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Holidays are a perfect time to look at Folk Art from around the world. This week we looked at images of birds, flower motifs, and wildlife that primarily make up the designs. Many of our holiday designs and imagery can be traced to the Folk Art of rural areas of the world. Folk Art is an umbrella term that is wide and varied and can apply to ancient handcrafted objects as well as contemporary arts and crafts. All art and design are rooted in these traditions and the same images can be found in almost every culture. These styles are often reflected in the illustrations of folk tales, and children's books and carry down from one generation to another. Folk artists traditionally learn skills and techniques through apprenticeships in informal community settings. This art reflects nature and is a simple stylized design that is usually very colorful. Historically these designs and patterns have been used to decorate interiors,textiles and utilitarian objects. Traditionally the artists were usually anonymous and often work in groups. The styles and imagery of Folk Art are popular again and present in many surface designs and crafts. Last year our class studied the work of two very famous folk artists, Frida Kahlo and Anna Mary Robertson, (known as Grandma Moses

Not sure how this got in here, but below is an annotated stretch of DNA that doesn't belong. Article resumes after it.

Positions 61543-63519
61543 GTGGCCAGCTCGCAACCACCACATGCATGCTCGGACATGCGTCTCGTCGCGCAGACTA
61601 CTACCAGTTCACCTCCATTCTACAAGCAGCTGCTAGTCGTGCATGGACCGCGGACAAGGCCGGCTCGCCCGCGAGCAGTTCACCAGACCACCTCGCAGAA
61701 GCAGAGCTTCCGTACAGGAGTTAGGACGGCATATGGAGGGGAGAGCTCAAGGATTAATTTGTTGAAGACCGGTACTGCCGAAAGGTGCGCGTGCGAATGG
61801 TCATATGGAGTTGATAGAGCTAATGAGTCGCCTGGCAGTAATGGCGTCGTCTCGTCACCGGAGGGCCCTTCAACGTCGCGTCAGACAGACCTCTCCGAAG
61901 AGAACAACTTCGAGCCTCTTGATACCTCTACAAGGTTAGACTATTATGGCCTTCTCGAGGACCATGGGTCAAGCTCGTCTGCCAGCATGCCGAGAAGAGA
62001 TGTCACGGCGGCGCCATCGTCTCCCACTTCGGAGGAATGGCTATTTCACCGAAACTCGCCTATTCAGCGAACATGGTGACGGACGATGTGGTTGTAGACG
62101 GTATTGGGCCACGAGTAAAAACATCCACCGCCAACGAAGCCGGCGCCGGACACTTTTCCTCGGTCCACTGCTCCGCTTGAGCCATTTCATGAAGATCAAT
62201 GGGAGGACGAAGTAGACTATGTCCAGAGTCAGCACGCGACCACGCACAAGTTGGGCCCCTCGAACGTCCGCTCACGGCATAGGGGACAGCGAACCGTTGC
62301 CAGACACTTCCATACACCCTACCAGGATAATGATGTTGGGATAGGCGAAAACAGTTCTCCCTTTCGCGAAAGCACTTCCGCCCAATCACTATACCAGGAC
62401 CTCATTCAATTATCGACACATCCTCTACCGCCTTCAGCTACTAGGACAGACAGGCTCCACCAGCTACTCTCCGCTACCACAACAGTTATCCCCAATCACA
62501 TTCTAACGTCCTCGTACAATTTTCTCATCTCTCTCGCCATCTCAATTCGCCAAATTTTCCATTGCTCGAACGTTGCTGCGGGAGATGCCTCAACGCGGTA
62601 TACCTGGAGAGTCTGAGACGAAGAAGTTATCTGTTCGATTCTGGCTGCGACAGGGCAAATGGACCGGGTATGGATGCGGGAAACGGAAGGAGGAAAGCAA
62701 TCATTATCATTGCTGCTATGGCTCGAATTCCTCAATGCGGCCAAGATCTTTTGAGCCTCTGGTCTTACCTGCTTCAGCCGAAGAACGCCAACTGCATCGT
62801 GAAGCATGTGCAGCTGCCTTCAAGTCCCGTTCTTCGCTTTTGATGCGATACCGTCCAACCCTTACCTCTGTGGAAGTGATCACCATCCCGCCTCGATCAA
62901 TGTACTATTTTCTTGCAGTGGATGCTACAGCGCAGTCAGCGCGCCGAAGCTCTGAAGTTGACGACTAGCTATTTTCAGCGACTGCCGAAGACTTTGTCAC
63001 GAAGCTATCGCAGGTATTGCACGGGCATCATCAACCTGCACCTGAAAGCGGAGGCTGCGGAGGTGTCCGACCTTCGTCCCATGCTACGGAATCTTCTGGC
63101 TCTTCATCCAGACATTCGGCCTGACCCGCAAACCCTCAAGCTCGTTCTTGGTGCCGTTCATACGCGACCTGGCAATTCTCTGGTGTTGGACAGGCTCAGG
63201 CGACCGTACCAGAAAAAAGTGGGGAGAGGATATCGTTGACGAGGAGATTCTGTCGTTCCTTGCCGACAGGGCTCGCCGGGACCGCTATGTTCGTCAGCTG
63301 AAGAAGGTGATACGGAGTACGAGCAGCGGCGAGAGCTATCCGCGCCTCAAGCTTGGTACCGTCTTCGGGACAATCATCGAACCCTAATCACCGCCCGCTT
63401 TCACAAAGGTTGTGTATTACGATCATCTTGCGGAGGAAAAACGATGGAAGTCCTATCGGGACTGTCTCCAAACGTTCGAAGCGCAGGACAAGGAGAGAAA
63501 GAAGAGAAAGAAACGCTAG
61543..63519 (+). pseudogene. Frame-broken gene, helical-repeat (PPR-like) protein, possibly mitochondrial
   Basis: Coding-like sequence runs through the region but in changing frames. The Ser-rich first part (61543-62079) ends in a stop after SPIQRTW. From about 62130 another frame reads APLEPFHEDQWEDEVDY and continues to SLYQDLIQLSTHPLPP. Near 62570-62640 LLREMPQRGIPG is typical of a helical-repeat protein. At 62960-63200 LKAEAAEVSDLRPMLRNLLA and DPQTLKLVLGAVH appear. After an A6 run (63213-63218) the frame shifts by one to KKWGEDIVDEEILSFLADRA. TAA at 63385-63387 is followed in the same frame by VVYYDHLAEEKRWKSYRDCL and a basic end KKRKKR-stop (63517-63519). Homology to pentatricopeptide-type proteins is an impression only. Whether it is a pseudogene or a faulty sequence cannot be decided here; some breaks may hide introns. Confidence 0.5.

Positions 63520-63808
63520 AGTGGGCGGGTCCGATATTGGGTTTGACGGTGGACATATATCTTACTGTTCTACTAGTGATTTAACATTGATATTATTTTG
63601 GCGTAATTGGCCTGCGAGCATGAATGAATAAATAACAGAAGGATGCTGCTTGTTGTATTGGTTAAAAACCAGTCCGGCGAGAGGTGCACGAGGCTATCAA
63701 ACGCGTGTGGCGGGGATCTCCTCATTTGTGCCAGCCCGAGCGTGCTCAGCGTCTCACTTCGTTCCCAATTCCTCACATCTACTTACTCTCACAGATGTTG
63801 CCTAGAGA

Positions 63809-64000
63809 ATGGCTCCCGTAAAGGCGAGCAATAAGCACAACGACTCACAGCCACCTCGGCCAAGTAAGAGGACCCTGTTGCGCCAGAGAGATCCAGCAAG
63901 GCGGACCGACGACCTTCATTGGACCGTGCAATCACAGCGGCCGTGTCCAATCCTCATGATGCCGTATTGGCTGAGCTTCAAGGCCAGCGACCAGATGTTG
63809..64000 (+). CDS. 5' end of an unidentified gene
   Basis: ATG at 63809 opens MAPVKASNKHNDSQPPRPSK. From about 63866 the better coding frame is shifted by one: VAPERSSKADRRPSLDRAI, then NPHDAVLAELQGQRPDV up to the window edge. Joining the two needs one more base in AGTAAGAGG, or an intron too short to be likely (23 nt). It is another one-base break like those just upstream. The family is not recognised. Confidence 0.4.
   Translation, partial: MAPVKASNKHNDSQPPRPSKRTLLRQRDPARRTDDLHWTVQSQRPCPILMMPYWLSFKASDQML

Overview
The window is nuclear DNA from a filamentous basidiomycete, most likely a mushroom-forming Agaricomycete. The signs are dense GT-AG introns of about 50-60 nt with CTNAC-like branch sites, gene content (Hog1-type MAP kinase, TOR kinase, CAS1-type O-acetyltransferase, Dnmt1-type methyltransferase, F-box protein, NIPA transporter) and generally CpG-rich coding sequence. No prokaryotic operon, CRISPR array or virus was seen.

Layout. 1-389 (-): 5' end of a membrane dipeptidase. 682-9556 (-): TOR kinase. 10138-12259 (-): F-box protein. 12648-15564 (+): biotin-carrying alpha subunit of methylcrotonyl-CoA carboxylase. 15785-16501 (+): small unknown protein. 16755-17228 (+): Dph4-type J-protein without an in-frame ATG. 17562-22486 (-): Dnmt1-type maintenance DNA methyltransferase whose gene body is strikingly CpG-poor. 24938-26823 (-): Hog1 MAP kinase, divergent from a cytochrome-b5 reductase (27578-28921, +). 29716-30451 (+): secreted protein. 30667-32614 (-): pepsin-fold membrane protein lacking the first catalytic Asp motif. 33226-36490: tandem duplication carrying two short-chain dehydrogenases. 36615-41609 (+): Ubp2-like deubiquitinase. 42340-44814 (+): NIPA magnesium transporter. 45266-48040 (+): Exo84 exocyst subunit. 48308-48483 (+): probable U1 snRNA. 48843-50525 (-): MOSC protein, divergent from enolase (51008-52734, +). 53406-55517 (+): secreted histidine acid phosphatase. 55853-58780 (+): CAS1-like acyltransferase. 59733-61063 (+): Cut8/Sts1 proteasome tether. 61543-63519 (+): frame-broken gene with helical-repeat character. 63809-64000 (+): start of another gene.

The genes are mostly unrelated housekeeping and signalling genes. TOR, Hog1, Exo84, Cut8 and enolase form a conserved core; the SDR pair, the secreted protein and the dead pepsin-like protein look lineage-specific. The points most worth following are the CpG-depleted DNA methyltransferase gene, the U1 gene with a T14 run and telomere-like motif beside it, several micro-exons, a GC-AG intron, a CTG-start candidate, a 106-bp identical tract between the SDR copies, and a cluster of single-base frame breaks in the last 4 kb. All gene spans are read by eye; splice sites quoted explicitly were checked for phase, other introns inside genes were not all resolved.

Week One: Cave Paintings

It has been an eventful week in our Art Literacy class. We have been all around the world.  I would like to thank all of my wonderful students for their great efforts. We began with the story of the discovery of the discovery of cave paintings in Lascaux,  France  and also looked at images from  Spain , where the oldest known cave paintings have been found,  in the cave called El Castillo. The prehistoric dots and crimson hand stencils are now the world's oldest known cave art that dates more than 40,800 years old.

© Serene Greene- Art Literacy Academy
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